Posted on I Written By

John Lynn is the Founder of the blog network which currently consists of 10 blogs containing over 8000 articles with John having written over 4000 of the articles himself. These EMR and Healthcare IT related articles have been viewed over 16 million times. John also manages Healthcare IT Central and Healthcare IT Today, the leading career Health IT job board and blog. John is co-founder of and John is highly involved in social media, and in addition to his blogs can also be found on Twitter: @techguy and @ehrandhit and LinkedIn.

We’ve been publishing Meaningful Use Monday for exactly two years today. Most of the posts have been written by the wonderful Lynn Scheps from SRSsoft and I think they represent a wonderful asset to those interested in meaningful use. That’s close to hundred posts on the subject of meaningful use and EHR incentive money. Hopefully readers have found it as useful as I have in understanding the complexities of meaningful use.

Considering how much we’ve posted about meaningful use, I think it’s time to move meaningful use out of a featured space on the site. Don’t get me wrong, I’m sure there are many more meaningful use posts to come. In fact, it’s likely a post a week will still be about meaningful use and the EHR incentive money in one way or another. However, I hope that we can also help many doctors move past meaningful use to actually meaningfully using EHR and other healthcare technology. For example, I’m planning a series of posts on the benefits of EHR in the current environment. I expect it to drive some really interesting conversation.

Before I end the Meaningful Use Monday series to a more random assortment of meaningful use posts, I thought I’d provide a potpourri of meaningful use thoughts. I think you’ll find them interesting.

This is an interesting title since the article says that most won’t be able to show meaningful use and then goes on to list the statistics for how many doctors are using EHR. So, they’re using EHR, but they don’t have the capability to show meaningful use? To me EHR adoption is the more important number. I also like that EHR vendors have all applied the same CCD standard for data portability. I’m ok if many doctors forgo meaningful use. Although, we’ll see how that plays out if the penalties indeed go into effect.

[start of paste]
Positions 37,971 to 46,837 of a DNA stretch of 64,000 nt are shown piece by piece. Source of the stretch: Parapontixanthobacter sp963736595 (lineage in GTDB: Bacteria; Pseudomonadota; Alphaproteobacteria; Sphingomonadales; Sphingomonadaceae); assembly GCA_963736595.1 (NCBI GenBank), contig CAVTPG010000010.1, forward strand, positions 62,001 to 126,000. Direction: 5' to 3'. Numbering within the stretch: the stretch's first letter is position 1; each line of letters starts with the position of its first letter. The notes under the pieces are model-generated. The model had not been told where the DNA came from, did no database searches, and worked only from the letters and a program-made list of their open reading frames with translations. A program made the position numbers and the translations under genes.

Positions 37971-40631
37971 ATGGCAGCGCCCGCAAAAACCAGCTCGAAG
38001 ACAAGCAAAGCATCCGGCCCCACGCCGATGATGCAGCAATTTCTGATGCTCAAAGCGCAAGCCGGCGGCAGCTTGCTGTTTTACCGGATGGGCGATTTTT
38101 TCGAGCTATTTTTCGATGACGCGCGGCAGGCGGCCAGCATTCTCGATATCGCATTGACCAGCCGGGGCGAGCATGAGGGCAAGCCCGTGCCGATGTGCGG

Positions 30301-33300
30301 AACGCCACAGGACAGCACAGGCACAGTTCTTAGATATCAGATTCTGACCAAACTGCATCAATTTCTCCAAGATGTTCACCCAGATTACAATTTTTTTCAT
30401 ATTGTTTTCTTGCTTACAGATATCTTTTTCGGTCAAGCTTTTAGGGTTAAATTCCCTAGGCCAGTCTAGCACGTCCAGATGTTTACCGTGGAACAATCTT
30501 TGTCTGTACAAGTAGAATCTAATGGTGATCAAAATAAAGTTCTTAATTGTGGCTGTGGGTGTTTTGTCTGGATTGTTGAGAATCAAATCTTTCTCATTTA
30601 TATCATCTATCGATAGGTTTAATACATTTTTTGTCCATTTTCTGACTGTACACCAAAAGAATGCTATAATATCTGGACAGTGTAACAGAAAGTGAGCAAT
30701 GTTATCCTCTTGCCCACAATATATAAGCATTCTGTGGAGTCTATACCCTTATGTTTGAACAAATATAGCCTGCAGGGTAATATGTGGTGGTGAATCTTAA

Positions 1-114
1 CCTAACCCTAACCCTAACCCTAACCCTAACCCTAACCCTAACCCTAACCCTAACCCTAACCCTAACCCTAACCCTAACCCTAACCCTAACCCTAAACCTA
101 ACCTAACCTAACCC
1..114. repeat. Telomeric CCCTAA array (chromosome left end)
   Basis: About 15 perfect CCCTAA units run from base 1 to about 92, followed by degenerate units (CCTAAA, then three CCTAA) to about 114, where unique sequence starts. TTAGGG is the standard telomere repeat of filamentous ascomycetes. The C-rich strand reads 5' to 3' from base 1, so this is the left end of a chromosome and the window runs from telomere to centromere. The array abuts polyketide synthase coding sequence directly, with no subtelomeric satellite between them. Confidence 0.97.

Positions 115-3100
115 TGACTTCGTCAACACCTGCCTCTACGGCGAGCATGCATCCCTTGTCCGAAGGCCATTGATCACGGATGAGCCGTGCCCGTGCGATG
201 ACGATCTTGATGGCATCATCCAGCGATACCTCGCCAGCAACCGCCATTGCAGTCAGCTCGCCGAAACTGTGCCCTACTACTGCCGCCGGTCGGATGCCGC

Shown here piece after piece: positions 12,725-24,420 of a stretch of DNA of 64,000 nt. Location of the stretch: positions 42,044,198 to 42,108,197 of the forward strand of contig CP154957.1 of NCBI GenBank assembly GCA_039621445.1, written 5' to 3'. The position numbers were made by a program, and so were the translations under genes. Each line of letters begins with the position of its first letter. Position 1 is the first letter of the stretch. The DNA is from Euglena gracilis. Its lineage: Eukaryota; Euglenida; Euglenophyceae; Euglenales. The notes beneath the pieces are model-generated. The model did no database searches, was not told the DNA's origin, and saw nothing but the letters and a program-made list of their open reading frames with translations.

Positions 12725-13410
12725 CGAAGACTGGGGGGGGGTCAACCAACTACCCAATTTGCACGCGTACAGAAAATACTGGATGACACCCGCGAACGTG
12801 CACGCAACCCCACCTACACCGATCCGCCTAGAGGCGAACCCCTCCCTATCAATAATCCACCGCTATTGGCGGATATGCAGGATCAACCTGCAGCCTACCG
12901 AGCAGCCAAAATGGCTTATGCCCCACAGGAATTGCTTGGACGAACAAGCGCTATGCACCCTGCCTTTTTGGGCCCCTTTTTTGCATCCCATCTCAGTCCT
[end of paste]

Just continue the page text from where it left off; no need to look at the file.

This is music to my ears. I’ve been preaching this message for a long time. The odd part is that this article references the same studies and data as the first. What is clear from the numbers is that EHR adoption is up. That’s a good thing for healthcare since we need widespread EHR adoption to take the next step to technology adoption in healthcare.

I don’t think this is true, depending on how you define “apply.” I know very few doctors who have applied to meaningful use and not gotten paid. If you know of stories that say otherwise, I’d love to hear them. This is particularly true in meaningful use stage 1. We might see more meaningful use payment rejections in stage 2 and 3, but so far the money has basically flowed out. I think this is by design. The worst thing for ONC would be many doctors working towards meaningful use and then not getting paid.

Yep, meaningful use stage 2 is still getting tweaked. It’s hard to keep up.

Almost a third of the way there. I love this “shovel ready” part of the ARRA economic stimulus package. Makes me laugh to think about it.